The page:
Sustainable Environments and Engaged Democracy (SEED) Learning Community
The Sustainable Environments and Engaged Democracy (SEED) Residential Learning Community is open to students in any major with a preference to those students in American Political Studies, Anthropology, Applied Indigenous Studies, Criminology and Criminal Justice, Environmental Studies, Ethnic Studies, Humanities, International Affairs, Political Science, Religion, Sociology and Women’s and Gender Studies.
In this community, students will learn how many different fields interact to make the world the way it is. The linked course looks at specific intersections between ecology, economics, political science, and psychology. Members of this RLC will develop a sense of place in the region through hikes in the local area, meeting with sustainable business owners in Flagstaff, and getting involved with local politicians and community leaders. In short, students in the RLC will have fun, will learn and together, create solutions for a more sustainable society.
Residential Learning Communities (RLC) are located in one of 10 Freshmen Connection Halls and participants are eligible for priority room selection. Additional information regarding room and roommate selection will be sent to student NAU email accounts if you are accepted into the RLC.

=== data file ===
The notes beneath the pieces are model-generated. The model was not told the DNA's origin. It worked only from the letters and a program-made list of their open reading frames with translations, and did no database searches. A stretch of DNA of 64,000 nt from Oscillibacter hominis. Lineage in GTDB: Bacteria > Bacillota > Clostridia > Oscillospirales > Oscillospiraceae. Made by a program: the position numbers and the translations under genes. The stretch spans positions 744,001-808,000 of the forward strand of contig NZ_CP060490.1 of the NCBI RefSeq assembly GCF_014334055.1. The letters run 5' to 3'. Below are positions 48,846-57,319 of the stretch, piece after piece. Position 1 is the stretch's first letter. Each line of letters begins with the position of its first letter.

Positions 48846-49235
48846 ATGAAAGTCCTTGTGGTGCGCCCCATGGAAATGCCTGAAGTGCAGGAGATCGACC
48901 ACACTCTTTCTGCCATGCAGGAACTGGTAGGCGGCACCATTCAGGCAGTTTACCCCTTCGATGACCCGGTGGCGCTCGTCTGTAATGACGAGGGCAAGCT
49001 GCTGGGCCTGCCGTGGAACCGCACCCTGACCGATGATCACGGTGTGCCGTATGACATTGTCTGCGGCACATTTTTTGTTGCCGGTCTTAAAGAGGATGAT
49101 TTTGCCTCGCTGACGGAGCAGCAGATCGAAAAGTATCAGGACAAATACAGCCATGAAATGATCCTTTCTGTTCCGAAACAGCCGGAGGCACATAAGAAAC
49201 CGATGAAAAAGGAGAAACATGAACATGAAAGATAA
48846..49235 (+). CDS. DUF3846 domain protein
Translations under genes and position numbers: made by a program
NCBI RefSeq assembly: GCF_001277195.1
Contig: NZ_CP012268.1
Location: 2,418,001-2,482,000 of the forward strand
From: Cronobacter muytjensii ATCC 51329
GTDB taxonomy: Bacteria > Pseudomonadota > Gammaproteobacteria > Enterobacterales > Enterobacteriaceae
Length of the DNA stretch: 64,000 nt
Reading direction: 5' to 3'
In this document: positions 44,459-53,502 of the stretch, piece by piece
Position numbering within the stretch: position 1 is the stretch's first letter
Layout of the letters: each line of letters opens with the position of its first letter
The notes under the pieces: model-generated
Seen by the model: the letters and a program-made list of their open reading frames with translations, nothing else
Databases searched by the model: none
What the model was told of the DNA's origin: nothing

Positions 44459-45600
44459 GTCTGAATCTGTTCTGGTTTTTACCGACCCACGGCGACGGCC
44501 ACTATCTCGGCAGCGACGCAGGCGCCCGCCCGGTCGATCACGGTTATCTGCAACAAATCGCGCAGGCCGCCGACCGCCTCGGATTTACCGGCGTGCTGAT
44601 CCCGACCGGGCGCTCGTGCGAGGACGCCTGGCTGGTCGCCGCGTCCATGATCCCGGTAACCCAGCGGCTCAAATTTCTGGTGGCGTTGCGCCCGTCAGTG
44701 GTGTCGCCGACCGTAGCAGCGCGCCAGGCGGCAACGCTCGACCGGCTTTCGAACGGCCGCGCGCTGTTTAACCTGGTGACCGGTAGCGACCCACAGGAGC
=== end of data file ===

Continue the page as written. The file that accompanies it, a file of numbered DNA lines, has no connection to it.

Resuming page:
Join this community if you want to:
- Think and learn about ways to make positive change in the world
- Find meaningful work
- Learn practical skills to put on your resume
- Discover inspiring solutions to big social/environmental problems
Seats in certain high-demand classes will be reserved for
freshman in this Learning Community. Your adviser will help you enroll in these
courses. Visit Priority
Enrollment to find out more about enrollment and advising.
Seats reserved in:
121 People, Planet, Profit:
Have you ever wondered how you can make money and still save the world? In these challenging times we need to find ways to make a living, save our planet, have balance, and give back to society. This course will engage students in:
- learning about the environment and ecology of the Colorado Plateau
- learning about social justice and people.
- learning about how you can still make a living and help the environment and people
- FS 121 Living the Good Life:
What is happiness? Am I happy? Are you happy? What does it mean to “live the good life?” When we get to the end of our lives and look back on it, what will we think? As a student in this class you will explore the topic of happiness through in-depth ethnographic interviews, exploration into the literature on the science of happiness, and reflection into your own life practices. Through a project-based learning approach you will apply the concepts of happiness in practice in your community. Explore the nexus of happiness, self, community and sustainable living through this engaging and interactive First Year Seminar ARTs (Action Research Team) class.